Malawi is a country found in central Africa. One of the extreme weather events that negatively affects the country is the flooding that occurs during the rainy season. Malawi’s low-lying areas are prone to floods due in great part to human-induced factors such as deforestation. Due to the growing population of the country, Malawi uses a lot of wood for domestic firewood. Coupled with high rate of employment, most households rely on selling charcoal as their source of livelihood. As such, most of the land is left bare. It should be noted that vegetation intercepts water, so if the land is bare, there could be excessive runoff which eventually cause floods. The flood-prone areas requite authorities’ intervention such as government and donor agencies. This means that the resources that could otherwise been used in other development work is being used in assisting the flood victims....hence, a single extreme weather event changes the whole existing situation.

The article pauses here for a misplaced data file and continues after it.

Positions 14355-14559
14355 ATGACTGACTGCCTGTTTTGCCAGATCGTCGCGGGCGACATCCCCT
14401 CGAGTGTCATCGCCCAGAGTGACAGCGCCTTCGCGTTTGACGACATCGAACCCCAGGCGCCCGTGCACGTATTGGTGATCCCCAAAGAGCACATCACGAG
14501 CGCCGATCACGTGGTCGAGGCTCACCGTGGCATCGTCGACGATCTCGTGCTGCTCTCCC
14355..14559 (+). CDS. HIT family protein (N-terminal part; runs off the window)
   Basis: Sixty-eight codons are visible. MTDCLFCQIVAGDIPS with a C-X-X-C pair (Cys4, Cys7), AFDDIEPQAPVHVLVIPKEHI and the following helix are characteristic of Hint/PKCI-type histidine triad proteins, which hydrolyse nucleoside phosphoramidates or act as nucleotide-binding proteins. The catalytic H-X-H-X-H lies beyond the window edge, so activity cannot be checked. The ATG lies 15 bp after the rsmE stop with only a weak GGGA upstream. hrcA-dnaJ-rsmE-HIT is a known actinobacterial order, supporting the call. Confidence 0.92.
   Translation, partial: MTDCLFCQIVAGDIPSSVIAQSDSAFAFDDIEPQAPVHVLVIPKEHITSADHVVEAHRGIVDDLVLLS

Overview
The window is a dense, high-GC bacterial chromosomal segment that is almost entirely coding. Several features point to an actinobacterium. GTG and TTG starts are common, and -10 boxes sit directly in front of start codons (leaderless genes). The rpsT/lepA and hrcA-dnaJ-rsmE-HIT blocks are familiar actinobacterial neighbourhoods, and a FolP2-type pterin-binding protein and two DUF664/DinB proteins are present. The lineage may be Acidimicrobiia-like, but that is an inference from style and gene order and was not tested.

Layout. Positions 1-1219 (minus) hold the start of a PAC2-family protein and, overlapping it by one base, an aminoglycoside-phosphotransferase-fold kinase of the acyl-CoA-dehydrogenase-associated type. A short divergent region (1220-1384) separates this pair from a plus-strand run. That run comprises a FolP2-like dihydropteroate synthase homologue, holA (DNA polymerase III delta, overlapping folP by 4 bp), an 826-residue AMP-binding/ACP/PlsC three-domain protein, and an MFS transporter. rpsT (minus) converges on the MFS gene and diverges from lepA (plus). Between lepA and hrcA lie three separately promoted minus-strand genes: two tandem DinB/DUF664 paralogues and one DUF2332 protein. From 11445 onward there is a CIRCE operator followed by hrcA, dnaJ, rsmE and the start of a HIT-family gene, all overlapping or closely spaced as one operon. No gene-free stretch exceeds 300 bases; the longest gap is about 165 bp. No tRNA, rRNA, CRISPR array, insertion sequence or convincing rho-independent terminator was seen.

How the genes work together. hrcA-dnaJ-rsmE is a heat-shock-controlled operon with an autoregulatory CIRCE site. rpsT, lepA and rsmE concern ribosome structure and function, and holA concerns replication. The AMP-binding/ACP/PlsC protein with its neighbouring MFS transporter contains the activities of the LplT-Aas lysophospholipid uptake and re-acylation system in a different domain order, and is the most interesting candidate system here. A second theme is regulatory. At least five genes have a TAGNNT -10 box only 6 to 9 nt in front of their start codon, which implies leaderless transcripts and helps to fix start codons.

Jim McLennan, La Trobe University Bushfire Cooperative Research Centre
Based on my seven post-bushfire (wildfire) field interview research deployments for the Bushfire Cooperative Research Centre in Victoria, WA, Tasmania and NSW 2009-2013: not in relation to bushfires. The role of land management agencies, local governments, and fire and emergency services are much more salient in householders' experiences. Weather on the day is seen as the driver of extreme bushfire events and few affected householders understand weather on the day to be coupled to climate change. Maybe this will change if the frequency of disaster-level bushfire events (like NSW 17/10/13) is observed (as predicted—see Gill 2013) to increase notably.